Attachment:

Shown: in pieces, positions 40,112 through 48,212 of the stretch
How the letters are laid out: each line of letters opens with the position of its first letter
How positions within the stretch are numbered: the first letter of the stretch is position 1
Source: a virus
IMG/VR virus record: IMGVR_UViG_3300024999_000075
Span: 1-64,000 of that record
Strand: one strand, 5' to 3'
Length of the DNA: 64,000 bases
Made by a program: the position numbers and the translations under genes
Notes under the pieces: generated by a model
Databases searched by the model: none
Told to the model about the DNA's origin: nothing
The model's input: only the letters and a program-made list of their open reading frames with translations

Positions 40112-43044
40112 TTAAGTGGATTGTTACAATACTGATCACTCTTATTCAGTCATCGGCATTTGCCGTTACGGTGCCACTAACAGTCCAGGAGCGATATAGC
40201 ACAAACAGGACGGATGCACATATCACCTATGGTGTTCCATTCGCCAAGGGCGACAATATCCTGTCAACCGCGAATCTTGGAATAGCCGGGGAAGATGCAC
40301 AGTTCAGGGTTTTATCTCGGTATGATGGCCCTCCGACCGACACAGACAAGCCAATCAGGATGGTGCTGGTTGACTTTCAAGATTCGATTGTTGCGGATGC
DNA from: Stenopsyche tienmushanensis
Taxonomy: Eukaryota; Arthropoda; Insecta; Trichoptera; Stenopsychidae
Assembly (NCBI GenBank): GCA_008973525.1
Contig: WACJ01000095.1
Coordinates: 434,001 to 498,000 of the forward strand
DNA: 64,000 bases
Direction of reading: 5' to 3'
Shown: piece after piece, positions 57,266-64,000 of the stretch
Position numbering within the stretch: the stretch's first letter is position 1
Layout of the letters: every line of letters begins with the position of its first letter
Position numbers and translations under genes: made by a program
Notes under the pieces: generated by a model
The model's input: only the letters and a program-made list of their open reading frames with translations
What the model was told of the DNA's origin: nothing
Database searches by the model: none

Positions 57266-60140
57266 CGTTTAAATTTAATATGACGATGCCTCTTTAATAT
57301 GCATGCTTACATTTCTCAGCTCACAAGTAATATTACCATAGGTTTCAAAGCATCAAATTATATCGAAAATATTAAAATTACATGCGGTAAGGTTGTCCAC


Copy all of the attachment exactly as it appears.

Shown: in pieces, positions 40,112 through 48,212 of the stretch
How the letters are laid out: each line of letters opens with the position of its first letter
How positions within the stretch are numbered: the first letter of the stretch is position 1
Source: a virus
IMG/VR virus record: IMGVR_UViG_3300024999_000075
Span: 1-64,000 of that record
Strand: one strand, 5' to 3'
Length of the DNA: 64,000 bases
Made by a program: the position numbers and the translations under genes
Notes under the pieces: generated by a model
Databases searched by the model: none
Told to the model about the DNA's origin: nothing
The model's input: only the letters and a program-made list of their open reading frames with translations

Positions 40112-43044
40112 TTAAGTGGATTGTTACAATACTGATCACTCTTATTCAGTCATCGGCATTTGCCGTTACGGTGCCACTAACAGTCCAGGAGCGATATAGC
40201 ACAAACAGGACGGATGCACATATCACCTATGGTGTTCCATTCGCCAAGGGCGACAATATCCTGTCAACCGCGAATCTTGGAATAGCCGGGGAAGATGCAC
40301 AGTTCAGGGTTTTATCTCGGTATGATGGCCCTCCGACCGACACAGACAAGCCAATCAGGATGGTGCTGGTTGACTTTCAAGATTCGATTGTTGCGGATGC
DNA from: Stenopsyche tienmushanensis
Taxonomy: Eukaryota; Arthropoda; Insecta; Trichoptera; Stenopsychidae
Assembly (NCBI GenBank): GCA_008973525.1
Contig: WACJ01000095.1
Coordinates: 434,001 to 498,000 of the forward strand
DNA: 64,000 bases
Direction of reading: 5' to 3'
Shown: piece after piece, positions 57,266-64,000 of the stretch
Position numbering within the stretch: the stretch's first letter is position 1
Layout of the letters: every line of letters begins with the position of its first letter
Position numbers and translations under genes: made by a program
Notes under the pieces: generated by a model
The model's input: only the letters and a program-made list of their open reading frames with translations
What the model was told of the DNA's origin: nothing
Database searches by the model: none

Positions 57266-60140
57266 CGTTTAAATTTAATATGACGATGCCTCTTTAATAT
57301 GCATGCTTACATTTCTCAGCTCACAAGTAATATTACCATAGGTTTCAAAGCATCAAATTATATCGAAAATATTAAAATTACATGCGGTAAGGTTGTCCAC